The fact is, however, that Jesus, in Matthew 24, told those "you" who were to be persecuted to pray that their flight would not be "on the Sabbath". There is only one group of people on earth who would have any interest in whether the flight from Jerusalem would be necessary "on the Sabbath". Certainly the Church wouldn't care. It has never had any compunction about what needed to be done on the Sabbath since it lost its Jewish majority in the first century. And, since Jesus, Himself, said that the "you" who were to be persecuted were Jerusalem dwellers, observers of the Sabbath, and believers in Jesus as the Christ, there is little to commend the claim that "Israel is not saved until the end of the entire period".

In his "proof" that Israel is not saved until the end of the seventieth week, Van Kampen gives three lines of evidence on page 79. First, he refers to Jesus' teaching that Jerusalem will be trampled under foot until the times of the Gentiles be fulfilled (Luke 21:24). There is a huge "logic-jump" here. Since when does the fact that Jerusalem is dominated by Gentiles mean that the nation will not enter into Messiah's salvation? Who, then, are the "you" who are living in Jerusalem during the midst of the seventieth week who both believe in Jesus as Messiah and worship on the Sabbath?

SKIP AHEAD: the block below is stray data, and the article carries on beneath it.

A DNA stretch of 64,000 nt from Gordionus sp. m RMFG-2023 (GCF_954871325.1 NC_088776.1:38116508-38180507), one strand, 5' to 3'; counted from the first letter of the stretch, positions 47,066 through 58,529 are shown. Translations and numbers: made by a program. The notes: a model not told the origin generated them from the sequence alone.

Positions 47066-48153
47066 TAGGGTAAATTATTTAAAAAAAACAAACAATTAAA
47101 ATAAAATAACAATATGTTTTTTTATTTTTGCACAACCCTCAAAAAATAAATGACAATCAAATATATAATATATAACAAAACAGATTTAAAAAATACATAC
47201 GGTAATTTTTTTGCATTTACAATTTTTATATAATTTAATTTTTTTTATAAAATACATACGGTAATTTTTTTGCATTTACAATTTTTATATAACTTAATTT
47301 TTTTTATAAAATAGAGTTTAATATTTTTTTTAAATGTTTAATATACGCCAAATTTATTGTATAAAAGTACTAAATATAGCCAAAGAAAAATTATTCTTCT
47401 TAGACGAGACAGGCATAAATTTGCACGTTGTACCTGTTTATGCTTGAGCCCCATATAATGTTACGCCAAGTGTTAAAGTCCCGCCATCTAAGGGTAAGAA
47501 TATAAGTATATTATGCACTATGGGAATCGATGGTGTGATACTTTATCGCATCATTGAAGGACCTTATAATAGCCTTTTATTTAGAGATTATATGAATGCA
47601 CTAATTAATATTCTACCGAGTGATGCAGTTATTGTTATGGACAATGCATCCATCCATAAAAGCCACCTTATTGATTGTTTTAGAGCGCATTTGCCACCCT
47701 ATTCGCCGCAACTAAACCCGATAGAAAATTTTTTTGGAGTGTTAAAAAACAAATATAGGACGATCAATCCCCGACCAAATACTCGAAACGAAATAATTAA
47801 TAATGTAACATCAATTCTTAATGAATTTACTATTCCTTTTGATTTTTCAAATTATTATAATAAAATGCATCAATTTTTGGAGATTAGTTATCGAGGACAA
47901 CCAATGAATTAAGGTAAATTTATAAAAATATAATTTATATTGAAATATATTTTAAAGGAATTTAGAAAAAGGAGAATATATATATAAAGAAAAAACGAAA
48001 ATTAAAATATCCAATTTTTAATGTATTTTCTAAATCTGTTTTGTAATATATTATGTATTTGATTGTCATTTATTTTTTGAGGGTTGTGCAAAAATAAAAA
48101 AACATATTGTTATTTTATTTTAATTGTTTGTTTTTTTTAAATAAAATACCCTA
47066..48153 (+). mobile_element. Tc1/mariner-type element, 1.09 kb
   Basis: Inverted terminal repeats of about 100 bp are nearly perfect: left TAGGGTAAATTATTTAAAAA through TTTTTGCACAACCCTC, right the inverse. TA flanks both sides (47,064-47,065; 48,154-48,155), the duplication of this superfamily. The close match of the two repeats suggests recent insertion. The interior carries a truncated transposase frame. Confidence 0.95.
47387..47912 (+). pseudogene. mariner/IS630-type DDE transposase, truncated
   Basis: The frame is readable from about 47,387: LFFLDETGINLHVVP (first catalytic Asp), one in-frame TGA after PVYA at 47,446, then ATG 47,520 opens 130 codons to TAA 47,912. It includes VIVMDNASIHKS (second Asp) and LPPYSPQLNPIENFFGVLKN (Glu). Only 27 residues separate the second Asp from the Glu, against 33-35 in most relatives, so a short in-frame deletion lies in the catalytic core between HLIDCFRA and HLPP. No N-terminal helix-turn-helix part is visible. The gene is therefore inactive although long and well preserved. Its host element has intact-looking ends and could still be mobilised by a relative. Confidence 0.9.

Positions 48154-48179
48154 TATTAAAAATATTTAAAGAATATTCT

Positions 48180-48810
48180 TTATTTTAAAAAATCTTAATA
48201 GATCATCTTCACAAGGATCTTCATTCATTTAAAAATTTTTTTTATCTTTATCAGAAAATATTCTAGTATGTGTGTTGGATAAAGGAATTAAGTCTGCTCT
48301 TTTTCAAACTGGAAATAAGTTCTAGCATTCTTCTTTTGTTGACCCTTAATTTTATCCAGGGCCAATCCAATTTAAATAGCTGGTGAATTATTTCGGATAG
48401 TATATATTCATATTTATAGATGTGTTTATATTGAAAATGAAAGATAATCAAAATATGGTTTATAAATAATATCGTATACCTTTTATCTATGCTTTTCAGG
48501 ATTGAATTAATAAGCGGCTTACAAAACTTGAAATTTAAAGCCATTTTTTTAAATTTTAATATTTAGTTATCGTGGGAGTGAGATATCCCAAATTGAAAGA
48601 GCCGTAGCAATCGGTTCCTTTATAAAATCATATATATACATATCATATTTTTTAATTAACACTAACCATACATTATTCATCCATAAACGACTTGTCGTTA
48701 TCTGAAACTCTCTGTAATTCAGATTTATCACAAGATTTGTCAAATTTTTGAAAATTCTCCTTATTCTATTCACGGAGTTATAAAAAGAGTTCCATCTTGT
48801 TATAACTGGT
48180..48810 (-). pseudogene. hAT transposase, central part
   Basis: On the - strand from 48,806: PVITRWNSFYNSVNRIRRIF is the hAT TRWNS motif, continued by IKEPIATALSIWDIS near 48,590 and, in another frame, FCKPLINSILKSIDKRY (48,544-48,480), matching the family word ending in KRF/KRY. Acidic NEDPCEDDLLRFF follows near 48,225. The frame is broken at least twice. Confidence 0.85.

His second line of "proof" is a reference to Paul's teaching in Romans 11:25-26. In that text the apostle wrote, "...blindness in part is happened to Israel, until the fullness of the Gentiles be come in. And so all Israel shall be saved..." Paul said two things here. First, that the blindness is partial (some Jews would escape it), and second, that "all" Israel would not be saved until the "fullness of the Gentiles be come in." This is not, as Van Kampen would have us believe, evidence that there will not be any saved members of the nation until the end (which he patently admits by his teaching of the salvation of the 144,000 prior to the end). Rather than seeing the obvious, that the nation will be incrementally saved during the period so that the whole is ultimately saved by the time of the end, he attempts to prove that there won't be any of the nation saved during the time leading up to the end.